Biostatistics with R

Confidence interval on population mean

According to the Central Limit Theorem, the sample mean \(\small{\overline{x}}\) estimated from n random samples from a distribution will be unit normal under the tranformation,

\(~~~~~~~~~~~~~~~~~\small{Z = \dfrac{\overline{x} - \mu}{\left(\dfrac{\sigma}{\sqrt{n}}\right)} ~~~is~~~N(0,1) }\)

See figure below:

For a given set of values for \( \small{\overline{x}, \mu~and~\sigma}\), let \(\small{\alpha}\) be the probability of getting Z values above and below a threshold.

Let, \(Z_{1-\alpha/2} ~\) be the Z value above which the area under the curve is \(\small{\dfrac{\alpha}{2} }\). This means, \(~\small{P(Z \gt Z_{1-\alpha/2}) = \dfrac{\alpha}{2}}\)

Similarly, \(-Z_{1-\alpha/2} ~\) be the Z value below which the area under the curve is \(\small{\dfrac{\alpha}{2} }\). ie., \(~\small{P(Z \lt -Z_{1-\alpha/2}) = \dfrac{\alpha}{2}}\)

The probability for a Z value in the range \(\small{[-Z_{1-\alpha/2}, Z_{1-\alpha/2}]}\) is \(\small{1-\alpha }\). Therefore, we write this as,

\( ~~~~~~~~\small{P(-Z_{1-\alpha/2} ~\leq ~Z \leq ~Z_{1-\alpha/2}) = 1-\alpha }\)

Substituting for Z the expression of Z tranform, we get

\( ~~~~~~~~\small{P(-Z_{1-\alpha/2} ~\leq ~\dfrac{\overline{x} - \mu}{\left(\dfrac{\sigma}{\sqrt{n}}\right)} \leq ~Z_{1-\alpha/2}) = 1-\alpha }\)

We now consider the following inequality :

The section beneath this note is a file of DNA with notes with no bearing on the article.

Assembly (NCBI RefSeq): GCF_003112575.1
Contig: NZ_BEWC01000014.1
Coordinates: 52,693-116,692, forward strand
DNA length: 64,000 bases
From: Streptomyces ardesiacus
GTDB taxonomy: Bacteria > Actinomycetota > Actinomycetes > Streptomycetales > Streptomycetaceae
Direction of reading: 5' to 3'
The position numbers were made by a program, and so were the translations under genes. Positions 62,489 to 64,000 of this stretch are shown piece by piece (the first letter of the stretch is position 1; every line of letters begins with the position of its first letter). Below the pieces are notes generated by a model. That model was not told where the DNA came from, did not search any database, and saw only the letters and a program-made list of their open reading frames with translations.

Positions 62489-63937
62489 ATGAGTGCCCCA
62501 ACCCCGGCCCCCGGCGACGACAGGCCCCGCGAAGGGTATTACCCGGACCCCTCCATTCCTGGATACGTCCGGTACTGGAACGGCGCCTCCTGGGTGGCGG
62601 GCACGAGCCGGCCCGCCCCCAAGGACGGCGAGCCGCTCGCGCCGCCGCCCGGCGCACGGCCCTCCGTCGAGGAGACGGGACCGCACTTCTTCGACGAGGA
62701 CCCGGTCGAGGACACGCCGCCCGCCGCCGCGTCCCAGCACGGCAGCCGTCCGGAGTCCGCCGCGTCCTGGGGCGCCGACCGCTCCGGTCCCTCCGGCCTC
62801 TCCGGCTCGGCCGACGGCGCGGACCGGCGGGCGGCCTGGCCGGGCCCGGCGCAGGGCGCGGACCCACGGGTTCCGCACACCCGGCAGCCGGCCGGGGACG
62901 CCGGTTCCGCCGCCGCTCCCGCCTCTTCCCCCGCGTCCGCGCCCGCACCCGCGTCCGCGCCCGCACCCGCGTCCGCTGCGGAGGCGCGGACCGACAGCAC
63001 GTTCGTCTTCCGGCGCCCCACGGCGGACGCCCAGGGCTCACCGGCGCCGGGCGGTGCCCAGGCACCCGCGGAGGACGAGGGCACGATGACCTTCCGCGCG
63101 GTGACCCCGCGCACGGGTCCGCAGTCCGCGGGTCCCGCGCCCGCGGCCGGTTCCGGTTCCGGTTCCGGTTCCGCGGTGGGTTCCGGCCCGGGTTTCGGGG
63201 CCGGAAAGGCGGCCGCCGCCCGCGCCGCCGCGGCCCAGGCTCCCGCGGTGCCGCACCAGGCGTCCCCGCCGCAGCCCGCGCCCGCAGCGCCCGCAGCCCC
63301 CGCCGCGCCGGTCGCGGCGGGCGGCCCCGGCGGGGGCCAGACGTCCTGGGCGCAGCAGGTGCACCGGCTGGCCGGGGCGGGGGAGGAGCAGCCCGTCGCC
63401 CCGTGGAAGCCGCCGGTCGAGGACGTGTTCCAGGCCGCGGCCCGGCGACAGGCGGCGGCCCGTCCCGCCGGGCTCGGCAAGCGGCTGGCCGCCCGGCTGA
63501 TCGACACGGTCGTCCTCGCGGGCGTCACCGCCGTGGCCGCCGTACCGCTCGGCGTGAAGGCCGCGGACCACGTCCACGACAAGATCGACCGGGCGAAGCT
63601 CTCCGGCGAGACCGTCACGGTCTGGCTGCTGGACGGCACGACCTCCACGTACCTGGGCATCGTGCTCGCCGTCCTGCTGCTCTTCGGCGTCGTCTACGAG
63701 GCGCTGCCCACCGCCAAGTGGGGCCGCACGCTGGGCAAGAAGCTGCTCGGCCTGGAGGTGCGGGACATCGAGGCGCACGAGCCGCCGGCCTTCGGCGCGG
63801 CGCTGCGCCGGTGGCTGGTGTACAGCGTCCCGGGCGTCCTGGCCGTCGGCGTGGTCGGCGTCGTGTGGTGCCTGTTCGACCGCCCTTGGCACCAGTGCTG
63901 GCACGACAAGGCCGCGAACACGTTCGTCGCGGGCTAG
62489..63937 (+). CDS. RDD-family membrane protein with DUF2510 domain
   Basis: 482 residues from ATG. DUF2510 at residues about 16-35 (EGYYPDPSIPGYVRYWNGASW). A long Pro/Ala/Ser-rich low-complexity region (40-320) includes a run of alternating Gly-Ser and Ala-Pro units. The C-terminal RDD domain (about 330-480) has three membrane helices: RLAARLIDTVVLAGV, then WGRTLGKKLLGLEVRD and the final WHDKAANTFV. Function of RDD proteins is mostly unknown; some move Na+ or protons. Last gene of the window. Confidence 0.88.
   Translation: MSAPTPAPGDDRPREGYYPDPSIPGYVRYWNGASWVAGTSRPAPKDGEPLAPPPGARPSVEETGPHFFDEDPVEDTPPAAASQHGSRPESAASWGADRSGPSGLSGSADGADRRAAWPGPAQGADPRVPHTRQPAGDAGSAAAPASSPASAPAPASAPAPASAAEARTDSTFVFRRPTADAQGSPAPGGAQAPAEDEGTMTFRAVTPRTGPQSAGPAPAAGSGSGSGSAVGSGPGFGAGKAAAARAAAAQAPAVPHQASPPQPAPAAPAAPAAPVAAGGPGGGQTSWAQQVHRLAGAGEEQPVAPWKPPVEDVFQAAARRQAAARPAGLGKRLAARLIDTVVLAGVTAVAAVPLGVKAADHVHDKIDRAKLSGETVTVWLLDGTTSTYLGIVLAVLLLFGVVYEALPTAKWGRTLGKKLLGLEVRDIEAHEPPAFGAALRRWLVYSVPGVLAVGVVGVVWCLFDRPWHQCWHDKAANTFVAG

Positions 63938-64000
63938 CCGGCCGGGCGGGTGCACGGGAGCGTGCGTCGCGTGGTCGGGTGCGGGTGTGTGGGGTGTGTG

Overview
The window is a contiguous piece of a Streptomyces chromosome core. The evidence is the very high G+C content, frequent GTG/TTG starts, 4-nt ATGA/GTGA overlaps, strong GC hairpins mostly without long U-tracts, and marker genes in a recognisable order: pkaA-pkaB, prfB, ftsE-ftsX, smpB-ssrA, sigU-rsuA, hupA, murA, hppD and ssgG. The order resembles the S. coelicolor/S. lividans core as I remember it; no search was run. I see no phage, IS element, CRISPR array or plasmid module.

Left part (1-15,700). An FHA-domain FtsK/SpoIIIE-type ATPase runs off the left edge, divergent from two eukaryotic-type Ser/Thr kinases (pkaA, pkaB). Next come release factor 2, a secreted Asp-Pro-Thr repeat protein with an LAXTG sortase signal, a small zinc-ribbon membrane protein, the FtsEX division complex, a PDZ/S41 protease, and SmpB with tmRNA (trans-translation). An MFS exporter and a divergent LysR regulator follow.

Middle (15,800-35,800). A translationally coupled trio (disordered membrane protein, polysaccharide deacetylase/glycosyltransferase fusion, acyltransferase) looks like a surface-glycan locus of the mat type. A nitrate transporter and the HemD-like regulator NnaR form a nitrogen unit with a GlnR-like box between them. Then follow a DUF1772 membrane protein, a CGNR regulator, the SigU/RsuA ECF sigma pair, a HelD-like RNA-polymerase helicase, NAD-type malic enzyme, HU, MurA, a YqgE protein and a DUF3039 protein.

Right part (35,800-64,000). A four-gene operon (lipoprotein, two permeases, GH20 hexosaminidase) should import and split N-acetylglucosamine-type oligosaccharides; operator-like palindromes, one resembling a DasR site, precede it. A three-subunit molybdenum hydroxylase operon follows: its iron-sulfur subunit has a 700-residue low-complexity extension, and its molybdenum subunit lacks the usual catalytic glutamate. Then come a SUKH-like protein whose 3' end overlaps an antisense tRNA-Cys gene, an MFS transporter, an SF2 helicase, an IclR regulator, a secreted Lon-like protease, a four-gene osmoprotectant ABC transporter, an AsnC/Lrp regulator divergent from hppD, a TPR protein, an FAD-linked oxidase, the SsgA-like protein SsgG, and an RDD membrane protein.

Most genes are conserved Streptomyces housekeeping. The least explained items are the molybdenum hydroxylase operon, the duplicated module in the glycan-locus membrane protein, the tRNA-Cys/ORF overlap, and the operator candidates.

\(~~~~~~~~\small{ -Z_{1-\alpha/2} ~\leq ~\dfrac{\overline{x} - \mu}{\left(\dfrac{\sigma}{\sqrt{n}}\right)} \leq ~Z_{1-\alpha/2} }\)

Multiplying throughout by \(\small{\dfrac{\sigma}{\sqrt{n}} }\), we get

\(~~~~~~~~\small{ -Z_{1-\alpha/2}\left(\dfrac{\sigma}{\sqrt{n}}\right) ~\leq ~\overline{x} - \mu \leq ~Z_{1-\alpha/2}\left(\dfrac{\sigma}{\sqrt{n}}\right) }\)

We add \(\small{-\overline{x}}\) throughout to get

\(~~~~~~~~\small{-\overline{x} -Z_{1-\alpha/2}\left(\dfrac{\sigma}{\sqrt{n}}\right) ~\leq ~ -\mu ~ \leq ~-\overline{x} + Z_{1-\alpha/2}\left(\dfrac{\sigma}{\sqrt{n}}\right) }\)

Multiplying throught by -1, we can reverse the inequality to get:

\(~~~~~~~~\small{\overline{x} + Z_{1-\alpha/2}\left(\dfrac{\sigma}{\sqrt{n}}\right) ~\geq ~ \mu ~ \geq ~\overline{x} - Z_{1-\alpha/2}\left(\dfrac{\sigma}{\sqrt{n}}\right) }\)

reading this from left, we get the final result

\(~~~~~~~~\small{\overline{x} - Z_{1-\alpha/2}\left(\dfrac{\sigma}{\sqrt{n}}\right) ~\leq ~ \mu ~ \leq ~\overline{x} + Z_{1-\alpha/2}\left(\dfrac{\sigma}{\sqrt{n}}\right) }\)

With the above inequality, we can make this final statement:

\(~~~~~~~~\small{P\left(\overline{x} - Z_{1-\alpha/2}\left(\dfrac{\sigma}{\sqrt{n}}\right) ~\leq ~ \mu ~ \leq ~\overline{x} + Z_{1-\alpha/2}\left(\dfrac{\sigma}{\sqrt{n}}\right)\right) = 1 - \alpha }\)

The above result is a remarkable one. It says the following:

Once the sample set X is measured and sample mean \(\small{\overline{x}}\) is computed, we can construct an interval \(\small{\overline{x} \pm Z_{1-\alpha/2}\left(\dfrac{\sigma}{\sqrt{n}}\right)}\) around this mean.

We can say with \(\small{(1-\alpha)\times 100\% }\) confidance that the unknown population mean \(\small{\mu }\) is in this interval, provided we know the population standard deviation \(\small{\sigma }\).

The interval
\(\small{\overline{x} \pm Z_{1-\alpha/2}\left(\dfrac{\sigma}{\sqrt{n}}\right)}\)

is called the Confidence interval on the population mean

For example, for a given data set, let us fix \(\small{\alpha = 0.05}\). Then \(~~\small{\dfrac{\alpha}{2} = 0.025 }\) and \(~~\small{1 - \dfrac{\alpha}{2} = 0.975 }\). We thus have,